As educators, we find ourselves in a similar situation. What, in fact, does diligence demand of us, singly and together? Out of the universe of things I might look at in my classroom, what do I pay attention to? What do we see when we look carefully, and what might we do about what we see? What am I not seeing about my own work that my colleagues might see? What do I need to change about my practice to do right by each student?
Over the past two decades, thousands of teachers have become part of critical friends groups or professional learning communities, or have engaged in formal lesson studies--sometimes, a combination of the three. The desire to improve runs deep among good teachers, and the process in ongoing.
Gawande is part of a larger movement in medicine known as improvement science, or improvement research, that is slowly gaining a foothold in education, due largely to the efforts of the Carnegie Foundation for the Improvement of Teaching. Improvement research differs from conventional education research in its focus on grass-roots, classroom-based investigation characterized by rapid iteration, careful data collection, and a focus on small, regular routines.
The hope is that multiple routines--easily shared and replicated--will standardize best practice, realize efficiencies, and allow teachers more time to use their energy and judgment on more critical aspects of teaching that are not subject to routine practice. What does Keisha need now? Why isn’t that group working well together? What’s the best way to know what those two can actually do? How did Terrence come up with that--what is the thinking?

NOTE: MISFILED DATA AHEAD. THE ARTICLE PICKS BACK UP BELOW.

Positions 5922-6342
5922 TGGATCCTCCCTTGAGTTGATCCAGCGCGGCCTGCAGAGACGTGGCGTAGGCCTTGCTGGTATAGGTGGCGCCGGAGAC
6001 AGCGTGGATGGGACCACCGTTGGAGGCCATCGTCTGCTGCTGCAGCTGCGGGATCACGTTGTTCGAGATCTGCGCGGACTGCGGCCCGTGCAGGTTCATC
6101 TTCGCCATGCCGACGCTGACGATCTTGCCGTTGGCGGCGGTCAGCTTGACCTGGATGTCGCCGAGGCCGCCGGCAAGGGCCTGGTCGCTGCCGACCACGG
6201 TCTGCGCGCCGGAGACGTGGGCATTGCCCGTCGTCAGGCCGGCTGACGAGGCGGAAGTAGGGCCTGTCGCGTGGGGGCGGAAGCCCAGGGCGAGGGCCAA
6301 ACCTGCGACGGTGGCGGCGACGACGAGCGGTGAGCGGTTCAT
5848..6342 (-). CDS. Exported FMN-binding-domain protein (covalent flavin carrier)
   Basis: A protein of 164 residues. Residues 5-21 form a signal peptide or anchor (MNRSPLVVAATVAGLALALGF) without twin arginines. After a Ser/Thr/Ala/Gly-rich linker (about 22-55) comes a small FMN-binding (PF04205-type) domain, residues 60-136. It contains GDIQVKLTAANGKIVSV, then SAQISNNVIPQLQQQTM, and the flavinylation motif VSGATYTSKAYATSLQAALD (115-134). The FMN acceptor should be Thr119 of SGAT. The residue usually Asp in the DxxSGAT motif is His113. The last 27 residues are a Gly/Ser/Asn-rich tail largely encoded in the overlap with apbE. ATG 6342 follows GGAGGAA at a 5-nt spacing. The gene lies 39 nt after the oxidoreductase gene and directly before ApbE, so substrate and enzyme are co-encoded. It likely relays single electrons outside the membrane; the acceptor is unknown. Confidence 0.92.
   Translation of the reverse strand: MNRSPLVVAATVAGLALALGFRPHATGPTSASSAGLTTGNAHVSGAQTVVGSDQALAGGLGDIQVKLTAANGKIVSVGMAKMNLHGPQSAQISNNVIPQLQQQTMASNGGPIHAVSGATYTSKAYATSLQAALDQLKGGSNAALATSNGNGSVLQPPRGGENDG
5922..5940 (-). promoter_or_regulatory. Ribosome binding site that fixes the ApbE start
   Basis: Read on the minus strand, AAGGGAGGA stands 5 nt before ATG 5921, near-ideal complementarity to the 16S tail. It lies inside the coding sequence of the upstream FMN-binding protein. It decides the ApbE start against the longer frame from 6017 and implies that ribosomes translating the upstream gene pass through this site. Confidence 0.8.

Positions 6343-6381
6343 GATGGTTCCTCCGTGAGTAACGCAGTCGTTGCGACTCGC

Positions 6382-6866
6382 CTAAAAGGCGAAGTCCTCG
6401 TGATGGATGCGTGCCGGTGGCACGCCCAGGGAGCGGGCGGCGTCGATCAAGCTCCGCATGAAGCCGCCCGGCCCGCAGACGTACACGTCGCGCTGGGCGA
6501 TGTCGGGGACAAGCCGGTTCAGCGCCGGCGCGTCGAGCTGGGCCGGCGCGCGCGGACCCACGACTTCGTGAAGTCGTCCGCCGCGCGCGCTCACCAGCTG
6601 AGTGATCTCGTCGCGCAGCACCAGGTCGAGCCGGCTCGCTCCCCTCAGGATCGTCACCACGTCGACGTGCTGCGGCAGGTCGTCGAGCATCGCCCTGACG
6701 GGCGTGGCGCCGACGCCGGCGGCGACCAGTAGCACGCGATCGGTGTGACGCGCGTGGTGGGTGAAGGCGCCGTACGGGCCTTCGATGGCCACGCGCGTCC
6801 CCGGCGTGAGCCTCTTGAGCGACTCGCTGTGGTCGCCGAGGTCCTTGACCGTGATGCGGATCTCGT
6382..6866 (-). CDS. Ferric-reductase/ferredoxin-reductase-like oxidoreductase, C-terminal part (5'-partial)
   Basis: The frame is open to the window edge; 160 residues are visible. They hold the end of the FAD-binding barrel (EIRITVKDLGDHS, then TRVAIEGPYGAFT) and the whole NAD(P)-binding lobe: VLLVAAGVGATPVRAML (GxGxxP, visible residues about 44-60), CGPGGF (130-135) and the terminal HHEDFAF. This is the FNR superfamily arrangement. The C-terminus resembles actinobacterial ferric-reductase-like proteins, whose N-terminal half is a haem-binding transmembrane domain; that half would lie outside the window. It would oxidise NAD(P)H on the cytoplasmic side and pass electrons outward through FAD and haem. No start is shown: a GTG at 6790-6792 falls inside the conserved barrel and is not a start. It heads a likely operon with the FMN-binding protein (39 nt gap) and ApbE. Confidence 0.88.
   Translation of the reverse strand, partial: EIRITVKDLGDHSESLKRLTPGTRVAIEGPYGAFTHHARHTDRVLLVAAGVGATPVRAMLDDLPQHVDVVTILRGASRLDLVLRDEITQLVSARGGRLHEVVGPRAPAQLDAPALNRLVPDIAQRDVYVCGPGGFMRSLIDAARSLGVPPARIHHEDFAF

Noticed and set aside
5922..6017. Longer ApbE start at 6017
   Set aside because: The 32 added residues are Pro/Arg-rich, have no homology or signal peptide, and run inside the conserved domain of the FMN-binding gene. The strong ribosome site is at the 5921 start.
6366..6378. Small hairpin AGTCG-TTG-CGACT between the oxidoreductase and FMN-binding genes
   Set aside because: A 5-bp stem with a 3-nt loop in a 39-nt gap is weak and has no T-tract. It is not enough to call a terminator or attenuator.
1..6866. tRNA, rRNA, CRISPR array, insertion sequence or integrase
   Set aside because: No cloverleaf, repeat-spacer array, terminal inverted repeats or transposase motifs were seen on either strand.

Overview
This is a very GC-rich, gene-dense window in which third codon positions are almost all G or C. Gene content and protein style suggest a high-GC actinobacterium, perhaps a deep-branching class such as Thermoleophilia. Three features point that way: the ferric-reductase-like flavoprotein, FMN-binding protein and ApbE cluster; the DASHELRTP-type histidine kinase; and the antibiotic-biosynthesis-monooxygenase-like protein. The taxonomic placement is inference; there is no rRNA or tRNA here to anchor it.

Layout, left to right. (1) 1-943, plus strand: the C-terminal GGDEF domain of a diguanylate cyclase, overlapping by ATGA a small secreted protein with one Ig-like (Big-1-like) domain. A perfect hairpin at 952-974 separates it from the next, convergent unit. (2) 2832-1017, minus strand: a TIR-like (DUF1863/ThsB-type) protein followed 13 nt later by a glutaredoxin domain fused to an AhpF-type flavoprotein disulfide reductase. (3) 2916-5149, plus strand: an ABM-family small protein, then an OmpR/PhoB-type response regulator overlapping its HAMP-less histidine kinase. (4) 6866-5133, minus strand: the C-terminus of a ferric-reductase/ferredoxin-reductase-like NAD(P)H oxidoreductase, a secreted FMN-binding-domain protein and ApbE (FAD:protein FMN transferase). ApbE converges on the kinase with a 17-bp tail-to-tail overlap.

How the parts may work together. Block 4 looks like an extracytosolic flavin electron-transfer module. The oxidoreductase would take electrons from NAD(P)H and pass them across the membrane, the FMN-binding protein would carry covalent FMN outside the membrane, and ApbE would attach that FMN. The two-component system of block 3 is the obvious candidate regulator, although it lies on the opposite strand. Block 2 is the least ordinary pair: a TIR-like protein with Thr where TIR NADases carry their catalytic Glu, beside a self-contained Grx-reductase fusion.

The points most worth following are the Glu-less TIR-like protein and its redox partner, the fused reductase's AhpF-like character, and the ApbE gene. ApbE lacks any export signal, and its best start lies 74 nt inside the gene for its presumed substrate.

Whether improvement science will transfer from medicine to education is an open question, far too early to answer. Will teachers have the bandwidth to take on one more thing that, at first blush, may feel daunting? Will teachers open their practice willingly to other teachers?
Whether that happens or not, Gawande reminds us that medicine, like teaching, carries with it a moral obligation to do well by our patients (or students). As he states:
“Betterment is perpetual labor. The world is chaotic, disorganized, and vexing, and medicine is nowhere spared that reality. To complicate matters, we in medicine are also only human ourselves. We are distractible, weak, and given to our own concerns. Yet still, to live as a doctor is to live so that one’s life is bound up in others’ and in science and in the messy, complicated connection between the two. It is to live a life of responsibility. The question then, is not whether one accepts the responsibility. Just by doing this work, one has. The question is, having accepted the responsibility, how one does such work well.”
The opinions expressed in Learning Deeply are strictly those of the author(s) and do not reflect the opinions or endorsement of Editorial Projects in Education, or any of its publications.